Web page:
Tuesday, August 24, 2010

Edmund Blunden: "Report On Experience"

In an earlier post (March 22, 2010), I quoted these lines from Edmund Blunden's poem "The Sunlit Vale":

I saw the sunlit vale, and the pastoral fairy-tale;
The sweet and bitter scent of the may drifted by;
And never have I seen such a bright bewildering green,
          But it looked like a lie,
          Like a kindly meant lie.

Poems: 1914-1930 (1930)When the poem was originally published in The London Mercury of October, 1929, it was titled "The Failure."  Blunden changed the title to "The Sunlit Vale" when it was published in Poems: 1914-1930.

                                Edmund Blunden in December of 1916

The feelings expressed in these lines are explored at greater length in Blunden's "Report on Experience":

                  Report on Experience

I have been young, and now am not too old;
And I have seen the righteous forsaken,
His health, his honour and his quality taken.
   This is not what we were formerly told.

I have seen a green country, useful to the race,
Knocked silly with guns and mines, its villages vanished,
Even the last rat and last kestrel banished --
   God bless us all, this was peculiar grace.

I knew Seraphina; Nature gave her hue,
Glance, sympathy, note, like one from Eden.
I saw her smile warp, heard her lyric deaden;
   She turned to harlotry;  -- this I took to be new.

Say what you will, our God sees how they run.
These disillusions are His curious proving
That He loves humanity and will go on loving;
   Over there are faith, life, virtue in the sun.

Near and Far (1929).

                                Edmund Blunden (lower right) in 1917

Blunden was by all accounts a kind, gentle man with a gift for friendship.  His poetry and prose are characterized by loving attention to the natural world.  But -- to borrow a word from the title of the book for which Blunden will likely be remembered -- the "undertones" of his war experience were never distant.  If you read Undertones of War, you understand why it could not be otherwise.

                James McIntosh Patrick, "Springtime in Eskdale" (1935)


Anonymous said...

Thank you for the introduction to Blunden. I'm drawn to the poem's sombre tone.

Stephen Pentz said...

kinnareads: Thank you very much for visiting, and for leaving a comment. I am pleased that you like the poem by Blunden. If you explore his poetry further, you'll find that he isn't always so serious -- much of his work is, as I suggested, a celebration of the natural world. But the War did follow him around.

Thank you again.

Anonymous said...

i am at a loss for what the last lines of "report in experience mean"

Stephen Pentz said...

Thank you for visiting, Anonymous. What do the last lines of 'Report on Experience' mean? Hmmm. . . I am reluctant to paraphrase a poem, because that takes something away from the experience of reading it. And I cannot say that I know exactly what Blunden means. But, how about this: 'God works in mysterious ways.'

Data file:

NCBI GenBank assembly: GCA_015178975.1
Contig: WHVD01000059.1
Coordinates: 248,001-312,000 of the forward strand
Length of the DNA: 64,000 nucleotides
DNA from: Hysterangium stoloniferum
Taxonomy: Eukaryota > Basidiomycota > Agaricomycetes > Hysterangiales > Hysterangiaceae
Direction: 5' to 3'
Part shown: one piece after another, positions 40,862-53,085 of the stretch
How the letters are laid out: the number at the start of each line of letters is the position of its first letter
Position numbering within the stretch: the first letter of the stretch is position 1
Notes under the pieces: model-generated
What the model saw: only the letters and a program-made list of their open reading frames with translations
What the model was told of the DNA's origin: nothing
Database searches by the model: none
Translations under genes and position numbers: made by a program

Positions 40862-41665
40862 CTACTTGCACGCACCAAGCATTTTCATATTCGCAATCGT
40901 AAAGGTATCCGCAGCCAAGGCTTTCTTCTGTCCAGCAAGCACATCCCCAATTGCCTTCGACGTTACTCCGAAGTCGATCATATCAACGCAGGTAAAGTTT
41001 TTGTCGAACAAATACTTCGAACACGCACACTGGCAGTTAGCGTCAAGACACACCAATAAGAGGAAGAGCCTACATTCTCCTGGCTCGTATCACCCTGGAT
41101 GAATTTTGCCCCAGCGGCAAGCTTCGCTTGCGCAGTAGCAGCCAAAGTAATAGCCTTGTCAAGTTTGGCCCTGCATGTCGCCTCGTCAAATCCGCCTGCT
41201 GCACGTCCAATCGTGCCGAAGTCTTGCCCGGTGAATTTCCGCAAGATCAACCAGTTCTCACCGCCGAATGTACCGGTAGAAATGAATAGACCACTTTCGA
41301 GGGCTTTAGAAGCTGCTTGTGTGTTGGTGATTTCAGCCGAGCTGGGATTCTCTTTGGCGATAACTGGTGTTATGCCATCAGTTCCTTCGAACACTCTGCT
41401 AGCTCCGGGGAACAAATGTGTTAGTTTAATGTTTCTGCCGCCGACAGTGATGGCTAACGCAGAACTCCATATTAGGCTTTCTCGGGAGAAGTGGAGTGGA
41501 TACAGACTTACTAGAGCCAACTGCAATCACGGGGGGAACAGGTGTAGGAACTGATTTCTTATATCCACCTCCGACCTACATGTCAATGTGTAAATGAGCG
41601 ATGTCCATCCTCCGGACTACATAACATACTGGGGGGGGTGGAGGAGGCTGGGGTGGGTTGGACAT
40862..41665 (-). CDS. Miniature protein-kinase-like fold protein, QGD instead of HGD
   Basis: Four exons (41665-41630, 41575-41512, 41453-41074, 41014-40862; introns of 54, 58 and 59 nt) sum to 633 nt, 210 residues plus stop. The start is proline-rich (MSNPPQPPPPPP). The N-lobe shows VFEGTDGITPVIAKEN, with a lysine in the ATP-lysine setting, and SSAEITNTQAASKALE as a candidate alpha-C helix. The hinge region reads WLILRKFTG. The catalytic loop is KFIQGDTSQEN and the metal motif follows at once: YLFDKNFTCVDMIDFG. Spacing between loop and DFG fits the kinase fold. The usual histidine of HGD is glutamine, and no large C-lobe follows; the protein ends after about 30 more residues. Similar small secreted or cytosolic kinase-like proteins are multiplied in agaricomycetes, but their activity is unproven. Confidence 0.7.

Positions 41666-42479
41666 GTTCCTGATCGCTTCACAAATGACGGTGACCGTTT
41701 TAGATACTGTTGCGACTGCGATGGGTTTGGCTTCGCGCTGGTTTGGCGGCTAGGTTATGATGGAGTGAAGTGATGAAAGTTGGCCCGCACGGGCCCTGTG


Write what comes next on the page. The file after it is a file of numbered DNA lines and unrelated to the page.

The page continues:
Anne said...

There's a curious afterlife to Blunden's poem. While at Oxford, Blunden was tutor to a New Zealander, John Mulgan, who later wrote a significant novel, Man Alone. Mulgan served in Greece with the SOE, and near the end of the war wrote a memoir to which he gave the title "Summary of Experience". Soon after completing it, Mulgan took his life. The memoir was later published, but the title changed to Report on Experience, in a quiet acknowledgement of Blunden.

Stephen Pentz said...

Digger: thank you very much for visiting, and for the information about John Mulgan, his connection with Blunden, and his books -- I was not aware of him or his work, I'm ashamed to say. I see that Report on Experience was recently republished (in 2010) by the U.S. Naval Institute Press. Thank you again.

Anonymous said...

A breath of fresh air. BTW, his collection Near and Far was reviewed the same week as Hamish Maclaren's Sailor with Banjo. Take a look. Both real, wonderful poets. Thanks


Stephen Pentz said...

Anonymous: thank you very much for visiting, and for your comments.

The Scotsman said...

Having just published a blog of my own on Blunden, I read your pieces with interest and pleasure. Auden wrote of "...a low dishonest decade" and yet men like Blunden left something, which although I find uncomfortable at times, is memorable and free from ill-will to his fellow man. That and the art of the brothers Nash or Eric Ravilious and there are gems that can be plucked from the ashes.


Stephen Pentz said...

The Scotsman: thank you very much for visiting, and for your thoughts. And thank you as well for the link to Literary Taste: what a wonderful undertaking! However, I'm still not sure if I have figured out the graphs yet! It appears that Blunden did quite well. I will keep track of your progress.

Thanks again.